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Can a spouse pass off malicious credit card debt in a divorce?

On Behalf of | Apr 7, 2024 | Divorce

For many people preparing for divorce, protecting themselves financially is a top priority. They naturally worry about how they should split the property they’ve accumulated during the marriage and how the behavior of their spouse might affect their future. In some cases, there could be reason to worry about debts that one spouse took on with malicious intent.

For example, some people know that their spouse has engaged in financial misconduct during the marriage or in the weeks leading up to the divorce filing. A spouse angry about a divorce or planning to file for divorce could spend thousands using marital credit cards. They might max out the account so there’s no available credit left and leave the household with a major financial headache.

Does the spouse who didn’t spend all of that money need to worry about paying back those debts?

Inappropriate spending could constitute dissipation

As a general rule, judges usually do not consider misconduct when making decisions about property division. Still, certain types of misconduct require adjustments to property division determinations. Dissipation or intentionally damaging the marital estate out of anger or spite can drastically alter the outcome of property division proceedings.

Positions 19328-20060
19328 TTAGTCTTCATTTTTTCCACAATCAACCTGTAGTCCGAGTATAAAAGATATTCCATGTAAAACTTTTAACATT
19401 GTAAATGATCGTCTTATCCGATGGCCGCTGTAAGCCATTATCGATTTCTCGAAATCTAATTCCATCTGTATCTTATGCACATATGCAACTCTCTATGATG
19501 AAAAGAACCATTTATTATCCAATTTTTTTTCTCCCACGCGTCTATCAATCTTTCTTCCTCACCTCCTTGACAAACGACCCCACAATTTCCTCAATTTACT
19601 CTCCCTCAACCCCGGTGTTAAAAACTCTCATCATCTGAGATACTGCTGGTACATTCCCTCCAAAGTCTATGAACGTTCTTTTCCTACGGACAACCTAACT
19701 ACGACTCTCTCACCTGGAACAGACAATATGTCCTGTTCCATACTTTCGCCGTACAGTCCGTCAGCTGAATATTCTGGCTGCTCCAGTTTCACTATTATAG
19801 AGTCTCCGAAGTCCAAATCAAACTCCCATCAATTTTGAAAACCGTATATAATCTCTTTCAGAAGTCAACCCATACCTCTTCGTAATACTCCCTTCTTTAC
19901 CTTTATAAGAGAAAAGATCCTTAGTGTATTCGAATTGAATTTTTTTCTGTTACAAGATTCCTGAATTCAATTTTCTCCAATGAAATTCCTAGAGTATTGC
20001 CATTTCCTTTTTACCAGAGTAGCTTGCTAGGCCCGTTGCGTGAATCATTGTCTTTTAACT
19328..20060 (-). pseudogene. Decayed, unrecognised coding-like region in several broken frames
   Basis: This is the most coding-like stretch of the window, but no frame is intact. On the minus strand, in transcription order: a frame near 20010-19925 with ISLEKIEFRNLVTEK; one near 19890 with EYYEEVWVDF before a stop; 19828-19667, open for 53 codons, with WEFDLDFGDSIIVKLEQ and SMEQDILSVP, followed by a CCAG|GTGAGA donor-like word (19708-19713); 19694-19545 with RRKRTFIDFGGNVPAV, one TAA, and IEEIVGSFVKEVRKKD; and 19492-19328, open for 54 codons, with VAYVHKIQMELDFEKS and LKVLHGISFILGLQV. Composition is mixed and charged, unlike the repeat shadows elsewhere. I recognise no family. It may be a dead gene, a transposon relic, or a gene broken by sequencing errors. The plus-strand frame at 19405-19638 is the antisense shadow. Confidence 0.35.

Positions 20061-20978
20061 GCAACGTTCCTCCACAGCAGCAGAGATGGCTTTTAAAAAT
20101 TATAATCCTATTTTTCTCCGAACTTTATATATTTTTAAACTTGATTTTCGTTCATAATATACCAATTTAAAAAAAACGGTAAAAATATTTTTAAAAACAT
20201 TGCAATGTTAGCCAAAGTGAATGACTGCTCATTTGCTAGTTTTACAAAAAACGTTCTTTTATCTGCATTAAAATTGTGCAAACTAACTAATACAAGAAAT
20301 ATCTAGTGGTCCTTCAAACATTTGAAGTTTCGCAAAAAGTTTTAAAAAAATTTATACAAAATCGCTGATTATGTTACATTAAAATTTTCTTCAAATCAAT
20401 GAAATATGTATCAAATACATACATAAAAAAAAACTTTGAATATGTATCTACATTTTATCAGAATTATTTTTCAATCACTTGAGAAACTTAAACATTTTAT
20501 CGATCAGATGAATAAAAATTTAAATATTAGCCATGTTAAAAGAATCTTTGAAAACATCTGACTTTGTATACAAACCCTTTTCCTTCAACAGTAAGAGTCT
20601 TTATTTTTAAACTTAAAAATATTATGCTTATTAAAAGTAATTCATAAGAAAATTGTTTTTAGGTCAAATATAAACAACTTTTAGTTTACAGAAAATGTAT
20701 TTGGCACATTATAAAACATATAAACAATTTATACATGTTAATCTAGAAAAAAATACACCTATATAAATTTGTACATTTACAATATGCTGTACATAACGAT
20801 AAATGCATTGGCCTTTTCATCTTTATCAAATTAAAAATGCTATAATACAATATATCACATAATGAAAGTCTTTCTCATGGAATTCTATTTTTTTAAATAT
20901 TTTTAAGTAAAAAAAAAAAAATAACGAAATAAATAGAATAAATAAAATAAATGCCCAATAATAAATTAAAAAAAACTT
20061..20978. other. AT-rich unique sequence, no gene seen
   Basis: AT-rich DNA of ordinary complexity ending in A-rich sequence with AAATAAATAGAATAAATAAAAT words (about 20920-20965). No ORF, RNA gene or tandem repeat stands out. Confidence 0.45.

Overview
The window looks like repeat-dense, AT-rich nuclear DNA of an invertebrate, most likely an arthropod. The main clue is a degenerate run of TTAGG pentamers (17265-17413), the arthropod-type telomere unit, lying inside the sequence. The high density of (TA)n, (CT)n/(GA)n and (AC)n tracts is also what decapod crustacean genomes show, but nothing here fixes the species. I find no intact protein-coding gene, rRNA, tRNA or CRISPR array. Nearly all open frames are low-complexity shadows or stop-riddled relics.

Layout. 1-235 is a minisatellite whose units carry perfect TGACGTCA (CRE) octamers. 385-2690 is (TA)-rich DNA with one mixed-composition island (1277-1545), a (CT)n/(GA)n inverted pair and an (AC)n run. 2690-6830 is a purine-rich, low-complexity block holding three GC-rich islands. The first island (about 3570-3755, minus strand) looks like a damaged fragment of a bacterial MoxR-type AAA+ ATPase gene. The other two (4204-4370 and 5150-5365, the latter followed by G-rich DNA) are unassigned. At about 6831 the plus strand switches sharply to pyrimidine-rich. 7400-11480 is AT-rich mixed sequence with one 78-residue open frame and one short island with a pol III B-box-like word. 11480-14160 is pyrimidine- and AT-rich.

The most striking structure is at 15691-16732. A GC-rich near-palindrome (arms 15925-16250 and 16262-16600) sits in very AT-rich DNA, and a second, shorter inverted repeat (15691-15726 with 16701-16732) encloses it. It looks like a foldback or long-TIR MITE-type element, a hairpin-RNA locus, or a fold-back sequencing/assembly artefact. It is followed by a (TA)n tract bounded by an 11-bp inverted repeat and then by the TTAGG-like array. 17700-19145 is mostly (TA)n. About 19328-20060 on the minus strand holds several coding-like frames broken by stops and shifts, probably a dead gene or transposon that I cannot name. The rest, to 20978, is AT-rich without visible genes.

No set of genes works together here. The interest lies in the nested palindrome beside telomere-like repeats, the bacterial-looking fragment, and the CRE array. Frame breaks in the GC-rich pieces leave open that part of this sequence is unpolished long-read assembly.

Provided that the behavior was different from someone’s usual spending habits, their spouse could present evidence of their unusually high amount of spending as proof of dissipation. The courts could decide to make the spouse who spent those funds directly responsible for repaying the debt.

Similarly, if there is evidence that a substantial amount of credit card debt is the result of adultery, feeding an addiction or financial infidelity where someone lies about their finances, the courts might exclude those debts from the marital estate during divorce proceedings. Although debts are often subject to distribution as part of the marital estate, the courts can consider the timing of when someone took on the debt and the intention behind acquiring the debt when deciding who should pay.

Conducting a thorough financial review can help people secure a fair and reasonable outcome in a pending divorce involving improper use of credit cards. Those who know their rights and rules about property division matters may feel more empowered as they prepare for the legal end of their marriage.